Clos de Tart, a vertical tasting
The recorded history of the Clos goes back to the mid-12th century when it was tended by Cistercian nuns from the wonderfully named Notre Dame de Tart at Genlis, east of Dijon. In 1790, in the upheaval and anti-clerical mood that followed the French revolution, part of the Marey-Monge family bought the vineyard and kept it for 140 years until the Great Depression of the eary 'thirties. When the Clos went up for auction in 1932, the Mommessin family of Mâcon was the only bidder and bought it for a song. “ A good bit of business,” says a laconic Sylvain. Remarkably, Clos de Tart has had only three owners over eight and a half centuries.
Before taking up his job at the domaine, Sylvain Pitiot was best known as a distinguished cartographer, working with his famous father-in-law Pierre Poupon on their incomparably detailed maps of Burgundy's vineyards. Knowing every metre and fold of the Côte d'Or, Sylvain first gave us a riveting account of the aspect, orientation and composition of his great vineyard, especially in relation to its neighbours. But for a slender jutting slice of Bonnes Mares, the Clos de Tart is the most southerly Grand Cru in Morey St Denis and the closest to Chambolle Musigny: so no surprise to hear that it's been known traditionally for its silky mouthfeel and general elegance. Sylvain has identified six distinct sites with subtly different soils and individual wine expressions in the varied geological structure within the Clos: perhaps to over-simplify, the soils towards the top of the vineyard are fairly light in colour, essentially very stony over limestone, those farther down the slope have more clay and are darker. All quite different from the neighbouring Clos des Lambrays which has more homogenuous terroir.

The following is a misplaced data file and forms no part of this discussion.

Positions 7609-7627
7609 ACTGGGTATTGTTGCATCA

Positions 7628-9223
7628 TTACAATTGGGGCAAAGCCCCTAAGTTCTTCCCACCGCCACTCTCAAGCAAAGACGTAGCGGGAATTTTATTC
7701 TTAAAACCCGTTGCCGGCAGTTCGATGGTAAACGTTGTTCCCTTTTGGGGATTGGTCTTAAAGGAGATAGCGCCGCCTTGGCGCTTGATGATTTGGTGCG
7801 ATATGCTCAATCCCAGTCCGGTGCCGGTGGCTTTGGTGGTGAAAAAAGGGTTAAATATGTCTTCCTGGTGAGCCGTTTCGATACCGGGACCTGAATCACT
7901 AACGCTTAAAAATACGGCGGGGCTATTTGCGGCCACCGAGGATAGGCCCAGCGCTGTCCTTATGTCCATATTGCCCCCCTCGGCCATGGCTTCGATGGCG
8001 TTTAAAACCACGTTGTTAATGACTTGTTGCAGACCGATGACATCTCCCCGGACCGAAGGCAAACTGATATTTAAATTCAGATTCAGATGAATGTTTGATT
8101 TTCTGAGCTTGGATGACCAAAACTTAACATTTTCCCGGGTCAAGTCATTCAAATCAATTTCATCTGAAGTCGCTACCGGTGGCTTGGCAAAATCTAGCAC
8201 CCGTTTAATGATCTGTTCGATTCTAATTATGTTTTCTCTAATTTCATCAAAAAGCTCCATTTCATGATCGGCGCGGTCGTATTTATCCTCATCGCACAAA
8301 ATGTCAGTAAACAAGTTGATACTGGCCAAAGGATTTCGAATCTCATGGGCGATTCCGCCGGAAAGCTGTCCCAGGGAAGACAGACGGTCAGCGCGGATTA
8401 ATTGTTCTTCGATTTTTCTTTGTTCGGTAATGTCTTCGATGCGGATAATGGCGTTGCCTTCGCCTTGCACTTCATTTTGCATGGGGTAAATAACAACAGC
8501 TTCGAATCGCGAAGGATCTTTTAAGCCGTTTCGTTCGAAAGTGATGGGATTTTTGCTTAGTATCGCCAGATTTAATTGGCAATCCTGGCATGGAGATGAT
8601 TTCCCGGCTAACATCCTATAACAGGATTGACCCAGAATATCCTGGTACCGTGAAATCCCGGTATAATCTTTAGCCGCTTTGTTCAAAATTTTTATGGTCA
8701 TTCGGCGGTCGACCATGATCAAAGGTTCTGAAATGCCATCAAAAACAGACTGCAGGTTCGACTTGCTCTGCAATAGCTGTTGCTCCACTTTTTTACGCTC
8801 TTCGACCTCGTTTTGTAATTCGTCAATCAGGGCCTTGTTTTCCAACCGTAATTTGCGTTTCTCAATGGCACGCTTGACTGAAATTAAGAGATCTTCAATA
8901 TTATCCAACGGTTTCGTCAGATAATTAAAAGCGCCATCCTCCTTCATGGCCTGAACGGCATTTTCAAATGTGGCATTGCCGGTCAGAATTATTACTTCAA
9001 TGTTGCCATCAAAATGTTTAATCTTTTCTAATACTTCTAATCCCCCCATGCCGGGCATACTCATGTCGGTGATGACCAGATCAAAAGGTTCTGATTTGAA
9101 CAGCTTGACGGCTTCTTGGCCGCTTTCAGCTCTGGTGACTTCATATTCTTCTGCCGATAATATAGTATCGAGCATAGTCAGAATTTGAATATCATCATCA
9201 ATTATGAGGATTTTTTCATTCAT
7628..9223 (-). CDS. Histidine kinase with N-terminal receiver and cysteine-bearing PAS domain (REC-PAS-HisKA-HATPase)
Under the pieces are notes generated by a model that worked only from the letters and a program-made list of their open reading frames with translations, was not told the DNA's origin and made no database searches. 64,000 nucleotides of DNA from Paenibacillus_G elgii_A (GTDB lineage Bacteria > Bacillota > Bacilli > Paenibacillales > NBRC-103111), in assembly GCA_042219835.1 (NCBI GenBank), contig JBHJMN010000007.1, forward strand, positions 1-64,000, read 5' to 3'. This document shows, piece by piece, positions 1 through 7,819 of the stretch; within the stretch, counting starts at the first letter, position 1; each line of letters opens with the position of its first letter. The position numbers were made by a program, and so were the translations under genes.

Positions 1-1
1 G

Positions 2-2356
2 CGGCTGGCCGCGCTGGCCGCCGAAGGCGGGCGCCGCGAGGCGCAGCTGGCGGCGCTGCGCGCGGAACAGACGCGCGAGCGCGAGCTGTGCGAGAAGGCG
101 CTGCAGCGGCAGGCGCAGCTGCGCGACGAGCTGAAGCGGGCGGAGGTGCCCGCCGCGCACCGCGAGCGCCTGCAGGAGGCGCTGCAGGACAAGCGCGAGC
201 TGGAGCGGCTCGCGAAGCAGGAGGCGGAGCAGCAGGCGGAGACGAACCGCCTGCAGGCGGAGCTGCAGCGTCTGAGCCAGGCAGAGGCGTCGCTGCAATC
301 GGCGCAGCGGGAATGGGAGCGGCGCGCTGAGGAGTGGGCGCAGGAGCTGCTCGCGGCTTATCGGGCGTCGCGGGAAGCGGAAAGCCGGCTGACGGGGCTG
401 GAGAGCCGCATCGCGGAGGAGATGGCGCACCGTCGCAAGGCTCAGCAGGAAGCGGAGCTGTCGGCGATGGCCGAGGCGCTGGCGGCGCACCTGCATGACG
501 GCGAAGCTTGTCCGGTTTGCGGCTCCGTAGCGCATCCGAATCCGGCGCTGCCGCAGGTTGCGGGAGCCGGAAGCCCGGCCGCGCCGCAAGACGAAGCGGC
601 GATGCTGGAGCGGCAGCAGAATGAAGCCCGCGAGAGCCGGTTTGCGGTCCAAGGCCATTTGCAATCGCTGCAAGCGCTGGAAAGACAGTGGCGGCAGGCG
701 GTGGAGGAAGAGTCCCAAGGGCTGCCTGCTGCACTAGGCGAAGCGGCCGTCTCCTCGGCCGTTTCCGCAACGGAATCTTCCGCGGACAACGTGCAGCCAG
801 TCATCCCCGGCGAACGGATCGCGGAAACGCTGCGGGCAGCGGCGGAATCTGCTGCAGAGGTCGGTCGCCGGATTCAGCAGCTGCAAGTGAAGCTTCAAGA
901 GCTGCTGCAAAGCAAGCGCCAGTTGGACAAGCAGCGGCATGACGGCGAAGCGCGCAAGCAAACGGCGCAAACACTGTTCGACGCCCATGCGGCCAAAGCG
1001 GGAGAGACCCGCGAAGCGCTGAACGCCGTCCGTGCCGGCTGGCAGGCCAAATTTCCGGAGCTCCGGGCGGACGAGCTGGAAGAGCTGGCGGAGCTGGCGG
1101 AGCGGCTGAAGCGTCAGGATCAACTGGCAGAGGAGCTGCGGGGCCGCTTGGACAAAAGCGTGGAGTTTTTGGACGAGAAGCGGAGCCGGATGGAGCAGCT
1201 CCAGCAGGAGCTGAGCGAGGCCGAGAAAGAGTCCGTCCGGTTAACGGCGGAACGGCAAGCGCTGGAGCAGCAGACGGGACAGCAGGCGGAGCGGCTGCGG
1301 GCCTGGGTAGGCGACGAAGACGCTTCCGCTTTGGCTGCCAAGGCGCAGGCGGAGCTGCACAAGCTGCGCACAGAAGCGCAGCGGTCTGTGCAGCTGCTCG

A great boon for Clos de Tart is that, unusually in Morey, the vines are planted north south, which helps to prevent soil erosion and allows the vines to enjoy maximum exposure to the sun's warmth both in the morning and late afternoon. Sylvain follows classic methods, thoughtfully adapted, in the vineyards - organically tended without yet signing up to bio-dynamism, and low yields below 30 hectolitres/hectare. Interestingly, he isn't afraid of fairly high levels of alcohol; his real lodestar is optimal ripeness and physiological maturity in Pinot Noir grapes, picked late. Sylvain also honestly admits that there has probably been a change in the style of Clos de Tart since 1996, reflecting modern consumers' liking for richer wines that give pleasure after moderate aging: few people want to wait years for the wine to reach its peak, and fewer still have adequate cellars.